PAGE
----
Podium: Forecasts aren't a map of the future

From the Sir Alec Cairncross Lecture given by the former chief economic adviser to the Treasury
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The Independent Culture
MY TOPIC this evening is the use of forecasts in economic policy- making and their use by the Bank of England's Monetary Policy Committee, or MPC.

The context in which I shall be discussing economic forecasts is the control of inflation. I hope it is common ground that inflation responds to economic developments with a lag (although there are some changes, eg changes in indirect taxes, which can affect the price level immediately).

Thus policy actions taken today will affect inflation over a period of up to two years or more. It follows that anyone taking policy actions to control inflation must, at least implicitly, be thinking about the effects on inflation in the future; ie, they are forecasting.

I should emphasise that the following account represents my own views, which may or may not be shared by my colleagues. We are all individually responsible for our own decisions and are free to use the forecasts to inform our decisions in the way we think best.

The immediate point is that we do not rely wholly on formal methods to reach decisions. The econometric model that is used in the Bank to help produce the forecasts uses about 150 economic variables; but each month the MPC is presented with information on a thousand or so variables.

If we believe that the variables that are not included in the model are relevant to our decision, we obviously want to take them into account. There are considerable advantages to using the forecast as a framework for doing this.

For one thing, it gives us a language with which we are familiar. We are used to watching an economy unfold and thinking about how it will develop. We also have some ideas about the normal ranges within which an economy will behave (although, of course, we can all be surprised).

In fact, the Bank uses a suite of models, and we use our intuition and theoretical understanding to decide which particular model is appropriate to thinking about the current circumstances.

We can also develop ad hoc models to explore particular developments - for example, the implications of a possible credit crunch.

We go from one set of observations to a formally produced forecast, and we then adjust that forecast in the light of all other information that we believe is relevant.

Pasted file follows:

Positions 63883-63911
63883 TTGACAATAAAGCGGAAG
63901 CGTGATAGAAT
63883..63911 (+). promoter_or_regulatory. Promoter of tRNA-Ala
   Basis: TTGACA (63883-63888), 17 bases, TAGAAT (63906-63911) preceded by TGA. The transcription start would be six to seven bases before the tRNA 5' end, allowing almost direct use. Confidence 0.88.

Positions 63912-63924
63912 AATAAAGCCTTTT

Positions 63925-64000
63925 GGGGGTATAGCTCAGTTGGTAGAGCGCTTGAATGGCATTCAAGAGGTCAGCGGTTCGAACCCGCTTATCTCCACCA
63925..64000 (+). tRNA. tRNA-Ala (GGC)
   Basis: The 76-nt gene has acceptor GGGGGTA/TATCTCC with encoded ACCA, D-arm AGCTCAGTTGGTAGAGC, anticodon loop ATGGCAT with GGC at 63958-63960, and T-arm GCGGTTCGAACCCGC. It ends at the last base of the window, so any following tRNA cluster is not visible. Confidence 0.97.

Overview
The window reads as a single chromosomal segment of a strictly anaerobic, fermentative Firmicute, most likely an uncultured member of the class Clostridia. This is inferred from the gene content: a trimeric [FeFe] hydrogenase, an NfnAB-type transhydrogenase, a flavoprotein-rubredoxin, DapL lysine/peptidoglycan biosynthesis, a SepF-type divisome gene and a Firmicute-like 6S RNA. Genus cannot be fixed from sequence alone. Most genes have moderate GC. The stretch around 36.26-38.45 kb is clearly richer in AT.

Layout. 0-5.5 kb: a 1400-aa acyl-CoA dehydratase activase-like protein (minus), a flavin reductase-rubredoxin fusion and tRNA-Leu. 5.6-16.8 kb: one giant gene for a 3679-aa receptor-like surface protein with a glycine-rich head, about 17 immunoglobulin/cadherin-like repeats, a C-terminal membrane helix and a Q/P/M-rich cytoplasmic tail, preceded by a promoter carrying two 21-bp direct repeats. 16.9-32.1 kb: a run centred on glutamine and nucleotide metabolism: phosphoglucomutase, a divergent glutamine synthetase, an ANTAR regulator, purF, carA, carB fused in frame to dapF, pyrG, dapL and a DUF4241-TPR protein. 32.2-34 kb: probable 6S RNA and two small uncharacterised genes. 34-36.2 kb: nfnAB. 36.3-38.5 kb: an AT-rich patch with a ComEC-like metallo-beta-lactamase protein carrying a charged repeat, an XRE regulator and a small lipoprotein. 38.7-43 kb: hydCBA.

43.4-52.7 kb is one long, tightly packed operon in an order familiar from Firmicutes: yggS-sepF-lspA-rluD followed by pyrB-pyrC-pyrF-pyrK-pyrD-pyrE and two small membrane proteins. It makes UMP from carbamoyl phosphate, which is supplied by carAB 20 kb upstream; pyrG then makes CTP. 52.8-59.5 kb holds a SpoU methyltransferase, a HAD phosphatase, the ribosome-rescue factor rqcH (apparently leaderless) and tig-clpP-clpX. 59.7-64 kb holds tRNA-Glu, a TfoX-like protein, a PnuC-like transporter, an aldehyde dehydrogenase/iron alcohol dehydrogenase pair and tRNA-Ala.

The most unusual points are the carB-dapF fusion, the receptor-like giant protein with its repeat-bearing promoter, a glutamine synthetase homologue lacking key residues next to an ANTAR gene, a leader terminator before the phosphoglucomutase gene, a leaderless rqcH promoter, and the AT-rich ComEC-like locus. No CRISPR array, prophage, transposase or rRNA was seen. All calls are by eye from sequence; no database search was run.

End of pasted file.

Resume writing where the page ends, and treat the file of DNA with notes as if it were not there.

The forecast represents the collective view of the MPC members. It is not necessarily anyone's individual forecast, nor is it the average of the individual forecasts.

If the MPC were told to go away until it had produced a single forecast, this is the forecast it would produce after discussion and compromise.

Does the forecast imply a decision? The practical answer is, clearly not. At the time of the February inflation forecast, the committee was divided four-four on whether interest rates should be raised. At the time of the August inflation forecast, seven members voted for no change, one voted for a cut and one voted for an increase. So it is clearly possible to produce a collective forecast and yet disagree about the interest rate decision.

The Government has given the MPC a function that is not precisely specified. The objective is clearly defined: the target "at all times" is a 12-month inflation rate of retail prices, excluding mortgage interest payments, of 2.5 per cent. But the Chancellor's letter setting out the remit also says:

"The framework takes into account that any economy, at some point, can suffer from external events or temporary difficulties, often beyond its control. The framework is based on the recognition that the real inflation rate will, on occasions, depart from its target as a result of shocks and disturbances. Attempts to keep inflation at the inflation target in these circumstances may cause undesirable volatility in output."

There is room for disagreement about "undesirable volatility". There is also room for disagreement about whether policy should be directed at the mean, the mode or the median of future inflation. So, even if there is agreement about the forecast, there is no simple mapping from the forecast to the policy decision.

Do we have an inflated view of our ability to control inflation? The Inflation Report shows the probability distribution of the inflation forecast. The August Report suggests that the 50 per cent confidence band for inflation in the third quarter of 2000 is about 1.9 per cent to 3.3 per cent.

That means there is a 50-50 chance that inflation will lie outside that range.

I do not know whether that is excessively modest or excessively boastful - but we are certainly not claiming that we know precisely what level inflation will be in two years' time.

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